Of the total of 10.9 million Greek citizens in 2014 (Hellenic Statistical Authority, 2014[10]; Eurydice, 2016[11]) more than 76% of the population is living in urban or suburban areas (in 2011), an increase from 72.8% in 2001. This drift to the cities, long observed in Greece, now seems to have reached its peak (Eurydice, 2016[11]).

Over the last two decades, the population has been declining due to ageing and a low birth rate. Greece's fertility rate is 1.3 births per woman – the lowest of the OECD after Korea, below the OECD average of 1.7 and lower than the replacement level of 2.1 (Hellenic Statistical Authority, 2017[12]; OECD, 2017[13]). This has resulted in a decline in the proportion of young people, comprising 14.7% of the total population, among the lowest of OECD countries. Older cohorts of 65 years and over have increased to 20% of the population. There has been a slight compensation in the productive age population - driven by rising levels of immigration (Eurydice, 2016[11]).

Figure 1.1. Decline of the share of youth in total population in most countries
Number of young people (aged 15-29) in total population, percentages, in 1970, 2015 and 2060
picture

Source: OECD (2016[14]), Society at a Glance 2016: OECD Social Indicators, http://dx.doi.org/10.1787/9789264261488-en, Fig. 3.15.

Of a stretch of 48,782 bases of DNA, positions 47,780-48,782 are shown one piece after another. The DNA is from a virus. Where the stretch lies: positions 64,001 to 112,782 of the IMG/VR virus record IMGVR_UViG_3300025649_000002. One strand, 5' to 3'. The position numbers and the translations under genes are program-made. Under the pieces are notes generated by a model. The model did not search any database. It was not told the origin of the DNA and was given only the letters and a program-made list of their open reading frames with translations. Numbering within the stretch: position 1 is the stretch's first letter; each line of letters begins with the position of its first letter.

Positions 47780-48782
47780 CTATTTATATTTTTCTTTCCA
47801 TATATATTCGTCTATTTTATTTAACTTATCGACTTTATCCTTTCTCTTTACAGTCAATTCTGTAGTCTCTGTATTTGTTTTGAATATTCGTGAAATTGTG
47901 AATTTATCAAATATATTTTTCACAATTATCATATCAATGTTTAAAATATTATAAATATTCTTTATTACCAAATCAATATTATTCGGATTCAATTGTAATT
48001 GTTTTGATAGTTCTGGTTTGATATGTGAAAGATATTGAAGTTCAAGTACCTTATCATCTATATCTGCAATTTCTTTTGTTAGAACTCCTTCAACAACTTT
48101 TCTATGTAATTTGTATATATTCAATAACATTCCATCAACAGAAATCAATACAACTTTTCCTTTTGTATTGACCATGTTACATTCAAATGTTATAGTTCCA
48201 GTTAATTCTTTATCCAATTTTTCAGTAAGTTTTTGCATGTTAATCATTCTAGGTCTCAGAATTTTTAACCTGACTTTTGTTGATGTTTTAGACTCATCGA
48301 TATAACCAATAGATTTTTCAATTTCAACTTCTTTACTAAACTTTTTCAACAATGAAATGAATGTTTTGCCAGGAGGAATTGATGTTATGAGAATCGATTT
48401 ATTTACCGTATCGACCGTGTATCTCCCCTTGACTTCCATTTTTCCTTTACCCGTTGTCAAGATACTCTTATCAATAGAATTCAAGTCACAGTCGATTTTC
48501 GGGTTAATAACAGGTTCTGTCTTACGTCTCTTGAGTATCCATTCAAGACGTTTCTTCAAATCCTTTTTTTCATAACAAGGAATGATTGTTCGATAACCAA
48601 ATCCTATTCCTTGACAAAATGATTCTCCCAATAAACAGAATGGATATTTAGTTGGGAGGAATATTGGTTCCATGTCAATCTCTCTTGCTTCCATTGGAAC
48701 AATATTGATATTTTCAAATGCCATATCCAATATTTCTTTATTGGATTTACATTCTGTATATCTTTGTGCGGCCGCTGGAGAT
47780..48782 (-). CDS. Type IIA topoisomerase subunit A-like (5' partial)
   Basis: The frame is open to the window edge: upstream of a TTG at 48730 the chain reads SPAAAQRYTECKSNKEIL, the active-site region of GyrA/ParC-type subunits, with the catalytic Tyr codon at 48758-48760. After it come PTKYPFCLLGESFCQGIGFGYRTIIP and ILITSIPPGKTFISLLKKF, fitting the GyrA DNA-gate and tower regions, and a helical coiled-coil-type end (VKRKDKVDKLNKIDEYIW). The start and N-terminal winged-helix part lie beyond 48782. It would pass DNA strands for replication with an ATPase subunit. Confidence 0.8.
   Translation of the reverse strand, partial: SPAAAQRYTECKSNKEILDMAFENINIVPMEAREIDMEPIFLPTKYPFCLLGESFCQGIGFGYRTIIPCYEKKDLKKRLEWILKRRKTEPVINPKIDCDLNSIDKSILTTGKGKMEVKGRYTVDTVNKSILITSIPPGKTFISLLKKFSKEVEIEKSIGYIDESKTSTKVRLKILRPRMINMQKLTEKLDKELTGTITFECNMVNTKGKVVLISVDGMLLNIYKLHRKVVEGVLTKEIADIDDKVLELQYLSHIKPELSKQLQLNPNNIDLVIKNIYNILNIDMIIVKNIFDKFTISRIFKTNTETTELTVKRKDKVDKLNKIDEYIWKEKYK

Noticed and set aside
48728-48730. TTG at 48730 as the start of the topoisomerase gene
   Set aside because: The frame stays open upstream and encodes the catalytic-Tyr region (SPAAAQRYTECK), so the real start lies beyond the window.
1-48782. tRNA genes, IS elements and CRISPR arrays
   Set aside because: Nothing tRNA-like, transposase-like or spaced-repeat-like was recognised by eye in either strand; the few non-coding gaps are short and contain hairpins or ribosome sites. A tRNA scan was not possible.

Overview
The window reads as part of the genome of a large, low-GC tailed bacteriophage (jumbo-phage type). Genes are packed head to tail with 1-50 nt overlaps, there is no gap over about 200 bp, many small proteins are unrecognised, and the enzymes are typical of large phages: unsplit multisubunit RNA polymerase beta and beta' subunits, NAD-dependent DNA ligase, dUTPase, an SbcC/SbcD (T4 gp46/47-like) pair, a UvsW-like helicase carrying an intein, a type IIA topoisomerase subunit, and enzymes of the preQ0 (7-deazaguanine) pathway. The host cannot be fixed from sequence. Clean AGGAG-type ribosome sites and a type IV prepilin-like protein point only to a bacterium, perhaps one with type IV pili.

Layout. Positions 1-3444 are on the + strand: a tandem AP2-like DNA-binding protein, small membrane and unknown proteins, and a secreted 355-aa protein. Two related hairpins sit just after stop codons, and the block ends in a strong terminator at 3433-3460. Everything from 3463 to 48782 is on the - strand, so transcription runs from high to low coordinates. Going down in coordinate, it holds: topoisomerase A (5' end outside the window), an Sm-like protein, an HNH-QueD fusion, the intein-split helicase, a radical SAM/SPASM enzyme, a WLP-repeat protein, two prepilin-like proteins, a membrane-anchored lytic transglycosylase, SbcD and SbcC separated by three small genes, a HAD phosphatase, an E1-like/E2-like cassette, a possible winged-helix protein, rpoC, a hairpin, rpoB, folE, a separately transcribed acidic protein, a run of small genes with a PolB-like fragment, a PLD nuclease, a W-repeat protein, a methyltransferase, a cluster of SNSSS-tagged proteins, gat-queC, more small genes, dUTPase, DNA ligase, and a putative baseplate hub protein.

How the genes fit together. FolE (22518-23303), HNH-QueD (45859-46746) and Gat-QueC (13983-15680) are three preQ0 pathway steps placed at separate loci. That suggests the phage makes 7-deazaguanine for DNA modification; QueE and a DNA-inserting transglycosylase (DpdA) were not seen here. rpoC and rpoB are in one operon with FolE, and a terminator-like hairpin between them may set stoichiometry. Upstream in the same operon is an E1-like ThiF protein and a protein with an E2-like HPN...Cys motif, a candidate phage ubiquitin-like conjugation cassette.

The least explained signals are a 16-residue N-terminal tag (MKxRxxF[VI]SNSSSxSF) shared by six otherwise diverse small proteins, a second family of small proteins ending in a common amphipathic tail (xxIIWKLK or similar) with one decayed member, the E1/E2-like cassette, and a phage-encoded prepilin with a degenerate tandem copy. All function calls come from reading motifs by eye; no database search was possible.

Greece's overall population shrinkage has also been affected by recent waves of emigration, driven by the economic crisis. Between 2008 and 2013 an estimated 427 000 Greeks, including nearly 223 000 young people (aged 25-39) left Greece permanently to seek work in other countries – mostly in Germany, the United Kingdom, and Australia. A further 106 000 were estimated to have left in 2014.

This trend is likely linked to a lack of economic or employment opportunities. A third of those aged 15-24 have indicated that they would move permanently abroad if they had the opportunity to do so (Lazaretou, 2016[15]; OECD, 2017[16]). The current emigrant population consists primarily of young professionals. Three quarters of emigrants were college graduates and one third of them were post-graduates or medical and engineering graduates (Pratsinakis, 2014[17]; OECD, 2017[16]; Labrianidis and Pratsinakis, 2016[18]; Theodoropoulos et al., 2014[19]).

Figure 1.2. A growing Greek emigrant population in OECD countries, 2010
Total Greek emigrant population (aged 15 and over) and share of the population, 2000, 2010